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Sports News Without Fear, Favor or Compromise

Tennys Sandgren Now Enjoys A "Very Intense" Friendship With Glenn Greenwald

Illustration for article titled Tennys Sandgren Now Enjoys A Very Intense Friendship With Glenn Greenwald
Photo: Jared C. Tilton (Getty)

Glenn Greenwald telegraphed this one back in March:

Those readers savvy enough to know about Greenwald’s tastes in sport and contrarianism quickly sussed out the mystery person: tennis player Tennys Sandgren, a relatively obscure American who had the run of his life and broke into the quarterfinals of the 2018 Australian Open, only for this overnight fame to illuminate his Pizzagate-curious and homophobic posts on Twitter. This caused a small uproar. Greenwald has since discussed Sandgren with SI, and a new New Yorker profile of the journalist opens up with an extensive passage detailing the friendship between these two men. It all began when Greenwald offered Sandgren some support during that miniature firestorm:

Sandgren then lost his quarter-final, and, at the subsequent press conference, he read a statement condemning the media’s willingness to “turn neighbor against neighbor.” Later that day, he was surprised to receive a supportive message from Glenn Greenwald, the journalist, whom he followed on Twitter. (Sandgren also followed Roger Federer, Peter Thiel, and Paul Joseph Watson, of Infowars.)


Sandgren thanked Greenwald for his message, and the next day tweeted an apology for an old post in which he’d described his “eyes bleeding” after visiting a gay club. A month later, in February, Sandgren played in Brazil, at the Rio Open. Greenwald lives in Rio de Janeiro with his husband, David Miranda, their two sons, and two dozen dogs, former strays; Sandgren offered Greenwald and his children tickets, and they all met at the venue. Video of one match shows Greenwald, in the front row, applauding every point with dad-outing gusto. He and Sandgren subsequently formed what Greenwald called a “very intense” friendship.

Sandgren described their trade in tennis and politics. “Glenn asks me what it’s like to return Ivo Karlović’s serve—a six-foot-eleven guy—and then I ask him what’s going on in the political world,” he said. “Maybe he respects the fact that I’m very interested in learning.” Greenwald has sent him YouTube links to speeches he has made. Since meeting Greenwald, Sandgren has also watched Oliver Stone’s film “Snowden,” in which Greenwald is played by Zachary Quinto, the actor best known for his role in the “Star Trek” movies. Sandgren recalled thinking, “They got Spock to play Glenn? That’s fitting: very interested in factual information, truth and reason and logic. And, if he does get a little frustrated or angry, then look out.”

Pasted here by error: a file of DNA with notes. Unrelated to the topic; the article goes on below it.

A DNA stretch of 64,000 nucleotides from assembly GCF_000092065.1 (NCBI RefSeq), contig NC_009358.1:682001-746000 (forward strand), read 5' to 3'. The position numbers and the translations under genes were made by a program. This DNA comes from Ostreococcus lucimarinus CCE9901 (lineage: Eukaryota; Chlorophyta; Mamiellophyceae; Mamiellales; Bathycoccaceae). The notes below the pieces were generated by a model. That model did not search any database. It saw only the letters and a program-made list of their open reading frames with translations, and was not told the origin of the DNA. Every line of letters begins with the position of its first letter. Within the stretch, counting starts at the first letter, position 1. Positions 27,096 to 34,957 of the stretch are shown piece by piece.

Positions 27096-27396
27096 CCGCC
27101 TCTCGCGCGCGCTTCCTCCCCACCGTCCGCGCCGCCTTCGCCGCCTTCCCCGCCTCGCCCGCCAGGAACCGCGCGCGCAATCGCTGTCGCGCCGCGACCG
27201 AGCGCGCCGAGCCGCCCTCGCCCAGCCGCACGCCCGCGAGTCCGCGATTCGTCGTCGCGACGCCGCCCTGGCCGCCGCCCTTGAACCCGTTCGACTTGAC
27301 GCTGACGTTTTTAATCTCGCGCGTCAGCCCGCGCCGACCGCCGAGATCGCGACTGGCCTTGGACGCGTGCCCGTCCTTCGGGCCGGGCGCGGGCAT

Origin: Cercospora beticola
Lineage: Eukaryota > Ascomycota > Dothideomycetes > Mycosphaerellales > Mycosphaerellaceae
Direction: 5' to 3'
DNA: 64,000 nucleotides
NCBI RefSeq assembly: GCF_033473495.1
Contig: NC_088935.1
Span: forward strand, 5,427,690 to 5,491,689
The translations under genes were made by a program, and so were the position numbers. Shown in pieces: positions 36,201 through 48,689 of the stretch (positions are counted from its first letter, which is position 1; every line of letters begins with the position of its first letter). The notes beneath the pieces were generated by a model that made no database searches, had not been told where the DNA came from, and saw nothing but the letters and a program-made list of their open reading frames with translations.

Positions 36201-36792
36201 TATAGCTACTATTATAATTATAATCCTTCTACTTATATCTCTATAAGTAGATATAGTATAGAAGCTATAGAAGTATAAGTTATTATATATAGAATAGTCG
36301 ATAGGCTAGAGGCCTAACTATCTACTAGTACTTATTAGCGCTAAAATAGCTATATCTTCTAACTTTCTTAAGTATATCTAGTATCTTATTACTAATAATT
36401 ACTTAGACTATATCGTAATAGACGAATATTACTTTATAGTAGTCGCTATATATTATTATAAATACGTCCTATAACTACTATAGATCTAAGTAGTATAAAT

Greenwald, in a light-blue t-shirt, can be seen clapping vigorously in the front row during Sandgren’s quarterfinal loss to Fabio Fognini back in February:

Greenwald felt that a newly vulnerable Sandgren had been treated unfairly. “He was pilloried in a way that I just found so ugly,” he told the New Yorker, referring to the adult who believed a pizzeria was running a child-sex ring in its basement—even though said pizzeria didn’t even have a basement—and concluded that “the collective evidence is too much to ignore.” Here’s a representative taste of the abuse being hurled at Sandgren by the mainstream tennis media:

In the end, it was this tetchy and unapologetic Sandgren monologue that really won Greenwald over:

Greenwald was particularly struck by Sandgren’s “brave and defiant” second press conference. In response to the media’s “bullying groupthink,” he hadn’t apologized.


Don’t let the bastards get you down, Tennys.

[New Yorker]


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